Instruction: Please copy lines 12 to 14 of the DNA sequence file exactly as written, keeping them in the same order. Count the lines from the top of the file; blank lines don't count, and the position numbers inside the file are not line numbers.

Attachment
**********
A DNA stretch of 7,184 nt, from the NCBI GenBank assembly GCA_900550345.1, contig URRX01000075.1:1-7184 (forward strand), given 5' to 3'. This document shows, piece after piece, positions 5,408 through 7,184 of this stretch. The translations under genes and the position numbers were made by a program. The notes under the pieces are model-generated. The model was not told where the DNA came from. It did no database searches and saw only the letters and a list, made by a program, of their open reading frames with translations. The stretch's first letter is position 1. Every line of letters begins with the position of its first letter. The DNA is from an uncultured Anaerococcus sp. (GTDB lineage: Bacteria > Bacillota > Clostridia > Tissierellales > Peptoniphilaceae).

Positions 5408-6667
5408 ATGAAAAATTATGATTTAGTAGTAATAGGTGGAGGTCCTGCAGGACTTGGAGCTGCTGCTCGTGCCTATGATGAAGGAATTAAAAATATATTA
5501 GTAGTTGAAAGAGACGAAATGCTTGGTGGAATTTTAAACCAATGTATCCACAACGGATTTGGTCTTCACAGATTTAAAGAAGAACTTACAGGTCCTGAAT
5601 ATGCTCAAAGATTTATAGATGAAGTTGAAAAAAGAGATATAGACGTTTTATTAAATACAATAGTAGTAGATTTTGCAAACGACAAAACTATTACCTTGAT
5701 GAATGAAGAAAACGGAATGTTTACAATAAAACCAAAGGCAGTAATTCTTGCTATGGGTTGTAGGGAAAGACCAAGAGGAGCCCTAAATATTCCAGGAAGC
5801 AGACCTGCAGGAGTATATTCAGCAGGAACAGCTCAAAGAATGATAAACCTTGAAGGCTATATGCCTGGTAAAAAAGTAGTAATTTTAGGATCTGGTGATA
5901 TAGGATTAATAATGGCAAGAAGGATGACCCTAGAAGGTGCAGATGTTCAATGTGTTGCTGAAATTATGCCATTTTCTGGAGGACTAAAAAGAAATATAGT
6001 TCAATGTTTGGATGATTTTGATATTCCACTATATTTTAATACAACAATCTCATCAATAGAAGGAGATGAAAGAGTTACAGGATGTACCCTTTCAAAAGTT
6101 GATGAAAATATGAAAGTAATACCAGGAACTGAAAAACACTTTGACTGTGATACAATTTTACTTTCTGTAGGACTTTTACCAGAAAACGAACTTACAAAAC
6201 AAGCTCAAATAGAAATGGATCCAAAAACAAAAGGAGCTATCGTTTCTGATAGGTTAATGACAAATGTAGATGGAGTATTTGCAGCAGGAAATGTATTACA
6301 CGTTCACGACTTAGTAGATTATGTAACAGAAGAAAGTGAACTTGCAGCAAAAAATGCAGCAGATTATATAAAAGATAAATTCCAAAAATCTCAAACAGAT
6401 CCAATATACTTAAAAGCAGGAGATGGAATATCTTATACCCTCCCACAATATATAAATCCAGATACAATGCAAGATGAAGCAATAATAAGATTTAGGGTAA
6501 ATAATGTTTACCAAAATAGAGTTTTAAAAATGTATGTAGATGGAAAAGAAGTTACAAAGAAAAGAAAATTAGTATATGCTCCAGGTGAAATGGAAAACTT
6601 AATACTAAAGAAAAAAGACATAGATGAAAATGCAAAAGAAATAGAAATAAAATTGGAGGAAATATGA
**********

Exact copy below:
6301 CGTTCACGACTTAGTAGATTATGTAACAGAAGAAAGTGAACTTGCAGCAAAAAATGCAGCAGATTATATAAAAGATAAATTCCAAAAATCTCAAACAGAT
6401 CCAATATACTTAAAAGCAGGAGATGGAATATCTTATACCCTCCCACAATATATAAATCCAGATACAATGCAAGATGAAGCAATAATAAGATTTAGGGTAA
6501 ATAATGTTTACCAAAATAGAGTTTTAAAAATGTATGTAGATGGAAAAGAAGTTACAAAGAAAAGAAAATTAGTATATGCTCCAGGTGAAATGGAAAACTT